As a lifestyle blogger, my site has covered a lot of topics over the 9.5 years in its existence. As a mom of four, life has been about a lot of things, but now that I’m officially owning the word midlife as a descriptor, I’ve finally decided to take the “niche down your blog” advice…and I’m really excited about.
First, a disclaimer: midlife is not a dirty word. Age is a number, and it’s not a bad thing to be an older, wiser person than I was ten years ago. Society may not value midlife women as much as it should, and while I don’t expect to change that, I can value it — for myself and for other midlife women.
In reality, midlife is from 40 to 60 years of age, so why are so many of us afraid to own that? Society? How others will view us? We need to get over it, which is the biggest thing that’s going to change it in the big picture. More on that in another post on another day.
If someone tells you to niche down your blog, consider the source and the reason. Some people make the suggestion willy nilly, while others do it because they know you’re struggling with your focus and wondering maybe if you still want to keep blogging. Others will tell you because it’s just what they hear is the latest thing to do, and that’s a bad reason to do it. I’ve been lucky and had sage bloggers and friends to talk to, and I got only the best advice.
Being a mom is still a major part of my life, but I also don’t want to continue to cover things that no longer apply as much, like things for kids in ages I no longer participate in. For me, niching down is so I can write about what’s actually happening in my life, what I can relate to, what I can be the most authentic about. Family life, being a “Grammy,” food, entertainment and travel as it applies to us, our home, our dogs.
If you want to niche down your blog because you want to change the topics you write about, or you think it will help increase your traffic, ruminate on it for a while, and consider a few things.
Questions to Ask Before You Niche Down Your Blog
- What do you like to write about?
- What content do you not want to write about?
- Is your site monetized?
- Do you want to write about non-sponsored topics?
- Are you tired of being gated because you don’t want to post something that a brand may not like?
- What’s the end-goal for your blog?
Let’s break them each down a little bit.
What do you like to write about? If it’s what you’re already writing about, then your problem may not even be that you need to niche down. Instead, you need to determine if you even need to make a change. That leads to the next question.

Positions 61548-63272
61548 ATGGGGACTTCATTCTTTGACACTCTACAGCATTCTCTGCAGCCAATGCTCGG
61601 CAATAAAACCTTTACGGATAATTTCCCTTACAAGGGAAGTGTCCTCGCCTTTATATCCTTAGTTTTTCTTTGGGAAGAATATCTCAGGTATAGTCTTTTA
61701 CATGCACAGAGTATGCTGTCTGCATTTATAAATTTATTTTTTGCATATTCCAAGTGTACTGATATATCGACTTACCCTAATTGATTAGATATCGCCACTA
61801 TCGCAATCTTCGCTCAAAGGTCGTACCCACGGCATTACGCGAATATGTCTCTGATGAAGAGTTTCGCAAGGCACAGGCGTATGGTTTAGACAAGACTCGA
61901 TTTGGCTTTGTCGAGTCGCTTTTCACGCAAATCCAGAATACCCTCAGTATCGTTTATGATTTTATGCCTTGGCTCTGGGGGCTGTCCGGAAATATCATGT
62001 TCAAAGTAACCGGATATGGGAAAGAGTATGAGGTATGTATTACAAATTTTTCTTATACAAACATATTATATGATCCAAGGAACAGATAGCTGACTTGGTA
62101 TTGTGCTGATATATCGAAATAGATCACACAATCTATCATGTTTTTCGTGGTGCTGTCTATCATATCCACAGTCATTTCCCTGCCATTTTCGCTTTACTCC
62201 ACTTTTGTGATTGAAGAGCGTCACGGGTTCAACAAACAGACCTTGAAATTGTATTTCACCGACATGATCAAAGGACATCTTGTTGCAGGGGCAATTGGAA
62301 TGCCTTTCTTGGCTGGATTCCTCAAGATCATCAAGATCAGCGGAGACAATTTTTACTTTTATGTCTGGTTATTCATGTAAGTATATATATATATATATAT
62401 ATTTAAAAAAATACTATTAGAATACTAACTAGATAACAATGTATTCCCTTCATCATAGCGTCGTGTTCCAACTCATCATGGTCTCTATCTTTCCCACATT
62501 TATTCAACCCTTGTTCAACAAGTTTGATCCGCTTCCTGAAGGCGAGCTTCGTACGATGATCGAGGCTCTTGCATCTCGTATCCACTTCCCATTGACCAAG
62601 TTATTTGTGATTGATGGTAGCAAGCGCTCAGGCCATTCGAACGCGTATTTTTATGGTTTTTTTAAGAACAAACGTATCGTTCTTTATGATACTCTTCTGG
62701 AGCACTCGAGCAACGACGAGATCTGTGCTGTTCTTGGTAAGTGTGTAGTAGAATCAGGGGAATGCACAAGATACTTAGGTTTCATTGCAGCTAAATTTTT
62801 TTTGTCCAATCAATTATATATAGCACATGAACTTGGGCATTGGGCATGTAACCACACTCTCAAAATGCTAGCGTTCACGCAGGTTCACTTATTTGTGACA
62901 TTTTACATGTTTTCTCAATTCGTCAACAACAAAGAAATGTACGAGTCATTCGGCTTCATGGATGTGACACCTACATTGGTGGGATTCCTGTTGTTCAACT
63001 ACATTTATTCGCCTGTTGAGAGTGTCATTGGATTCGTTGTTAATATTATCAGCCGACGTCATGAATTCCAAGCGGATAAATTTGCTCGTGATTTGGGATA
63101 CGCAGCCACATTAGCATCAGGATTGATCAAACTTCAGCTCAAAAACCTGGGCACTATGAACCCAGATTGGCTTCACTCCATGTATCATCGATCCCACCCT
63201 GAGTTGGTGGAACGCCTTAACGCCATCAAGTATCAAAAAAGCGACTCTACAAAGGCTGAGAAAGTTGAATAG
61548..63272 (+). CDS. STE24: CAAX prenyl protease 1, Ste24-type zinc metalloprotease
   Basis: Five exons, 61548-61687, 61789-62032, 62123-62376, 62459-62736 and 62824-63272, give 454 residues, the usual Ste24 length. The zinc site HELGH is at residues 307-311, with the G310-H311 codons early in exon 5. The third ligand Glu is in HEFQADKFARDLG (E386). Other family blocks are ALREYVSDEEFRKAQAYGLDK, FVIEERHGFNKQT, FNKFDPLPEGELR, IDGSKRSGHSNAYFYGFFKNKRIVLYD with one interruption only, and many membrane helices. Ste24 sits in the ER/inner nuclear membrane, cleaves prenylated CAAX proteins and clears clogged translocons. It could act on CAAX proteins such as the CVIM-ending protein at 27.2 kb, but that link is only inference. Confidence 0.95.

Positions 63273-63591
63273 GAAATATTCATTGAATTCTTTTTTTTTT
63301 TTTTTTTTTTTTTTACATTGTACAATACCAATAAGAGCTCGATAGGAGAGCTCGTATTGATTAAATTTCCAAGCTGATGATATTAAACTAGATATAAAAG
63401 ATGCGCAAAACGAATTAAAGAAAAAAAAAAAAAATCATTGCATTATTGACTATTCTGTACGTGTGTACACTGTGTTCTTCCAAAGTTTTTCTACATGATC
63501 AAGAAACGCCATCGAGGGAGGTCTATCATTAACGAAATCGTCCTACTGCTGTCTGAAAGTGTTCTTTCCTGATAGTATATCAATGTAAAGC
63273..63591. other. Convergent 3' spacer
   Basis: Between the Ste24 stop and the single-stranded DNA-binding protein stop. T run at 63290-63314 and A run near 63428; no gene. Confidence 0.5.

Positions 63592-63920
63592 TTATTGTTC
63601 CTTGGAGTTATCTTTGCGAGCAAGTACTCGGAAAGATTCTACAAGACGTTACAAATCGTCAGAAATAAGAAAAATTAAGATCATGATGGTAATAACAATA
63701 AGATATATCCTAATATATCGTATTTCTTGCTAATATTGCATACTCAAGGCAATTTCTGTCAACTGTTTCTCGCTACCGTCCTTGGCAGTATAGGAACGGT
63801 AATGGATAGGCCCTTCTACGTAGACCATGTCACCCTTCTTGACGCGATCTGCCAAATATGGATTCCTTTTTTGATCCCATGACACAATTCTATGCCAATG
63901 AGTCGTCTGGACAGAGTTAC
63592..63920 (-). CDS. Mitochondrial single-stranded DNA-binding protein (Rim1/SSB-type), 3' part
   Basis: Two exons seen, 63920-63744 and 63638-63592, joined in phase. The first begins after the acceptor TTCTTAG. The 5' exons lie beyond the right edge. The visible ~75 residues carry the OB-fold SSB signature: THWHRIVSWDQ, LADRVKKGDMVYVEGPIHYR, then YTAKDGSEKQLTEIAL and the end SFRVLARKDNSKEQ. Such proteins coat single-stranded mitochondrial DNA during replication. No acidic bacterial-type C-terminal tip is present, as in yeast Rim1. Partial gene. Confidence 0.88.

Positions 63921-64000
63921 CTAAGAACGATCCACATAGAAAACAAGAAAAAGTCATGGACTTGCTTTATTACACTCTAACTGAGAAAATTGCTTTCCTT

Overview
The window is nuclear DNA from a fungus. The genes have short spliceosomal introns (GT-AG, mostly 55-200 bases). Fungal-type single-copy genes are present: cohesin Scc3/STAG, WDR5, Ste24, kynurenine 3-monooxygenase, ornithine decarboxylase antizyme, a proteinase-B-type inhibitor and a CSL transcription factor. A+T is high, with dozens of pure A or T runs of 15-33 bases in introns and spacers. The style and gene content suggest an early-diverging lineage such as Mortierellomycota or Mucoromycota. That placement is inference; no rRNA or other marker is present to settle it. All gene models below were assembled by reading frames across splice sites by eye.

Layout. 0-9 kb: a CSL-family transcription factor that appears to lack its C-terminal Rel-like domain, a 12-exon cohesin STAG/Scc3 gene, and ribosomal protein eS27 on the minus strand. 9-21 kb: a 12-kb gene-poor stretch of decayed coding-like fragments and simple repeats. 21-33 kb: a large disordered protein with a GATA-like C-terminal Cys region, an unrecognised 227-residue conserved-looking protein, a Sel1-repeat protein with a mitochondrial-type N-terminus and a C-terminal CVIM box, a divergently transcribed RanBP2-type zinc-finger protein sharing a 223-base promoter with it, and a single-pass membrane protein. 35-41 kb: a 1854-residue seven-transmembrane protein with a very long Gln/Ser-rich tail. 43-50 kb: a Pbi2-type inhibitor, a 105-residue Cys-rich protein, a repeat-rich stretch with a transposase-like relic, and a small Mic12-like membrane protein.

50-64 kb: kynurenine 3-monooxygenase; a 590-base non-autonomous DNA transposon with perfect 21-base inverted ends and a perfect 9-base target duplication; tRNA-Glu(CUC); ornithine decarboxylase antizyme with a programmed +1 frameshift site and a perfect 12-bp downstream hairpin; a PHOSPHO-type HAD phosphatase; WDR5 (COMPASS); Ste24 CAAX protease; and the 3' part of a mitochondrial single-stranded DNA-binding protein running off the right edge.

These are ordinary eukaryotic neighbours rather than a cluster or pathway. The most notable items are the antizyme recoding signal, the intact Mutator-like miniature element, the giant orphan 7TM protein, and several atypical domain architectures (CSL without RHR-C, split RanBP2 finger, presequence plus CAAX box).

What content do you not want to write about? What content no longer fits you? This question’s answer is easy if you give it some thought.
Is your site monetized? If you earn an income from your blog, and you like what you’re writing about, niching down your topics isn’t the problem; the problem is fixing your content to increase your traffic. Changing topics can impact traffic, so it’s something to think about before you make any change. It can be remedied though, whichever direction you go, so don’t let that stop you from writing about things that you enjoy.
Do you want to write about non-sponsored topics? Go for it! Writing should be fun, and having your own space to blow off steam or share a story is everything for a writer. Having unsponsored content mixed in your blog can be very attractive to a brand; most like seeing that your site isn’t just one big ad. They like to see some personality.
Are you worried about a brand not liking that you write about a specific topic, or something controversial? Do you feel gated into avoiding topics that inspire you? I get it, it’s a real concern. For years, I didn’t write about CBD products, anything of a spiritual nature (and I don’t mean religion) or some personal viewpoints on topics people may not agree with. I didn’t want to lose potential sponsorships, or to turn off some readers. Some brands don’t like it when you curse even. I mean, I can have a serious potty mouth, but I’ve also always believed that I don’t need to write that way, since there are far more superior words to exemplify a point than vulgarity. (This may be something I should take to heart verbally, too, but let’s be real….)
There’s a tip on how to “hide” content without hiding it at all, and you’ll still get traffic. Create a new category; you don’t even have to display it in your blog navigational menu if you don’t want it seen by everyone who visits. For example, if your blog menu is made up of various food categories, but you want to write about making wind chimes and are concerned your readers won’t get the change, don’t add the wind chimes to the menu; you can still promote the posts and people can find them via a link or successful search engine optimization. You can also not categorize the content at all, and use a blog plugin that allows you to exclude it from showing on the front page of your site. This tip can stop it from being immediately obvious that you write about wind chimes, but it won’t hide it entirely, though most people aren’t going to look too hard.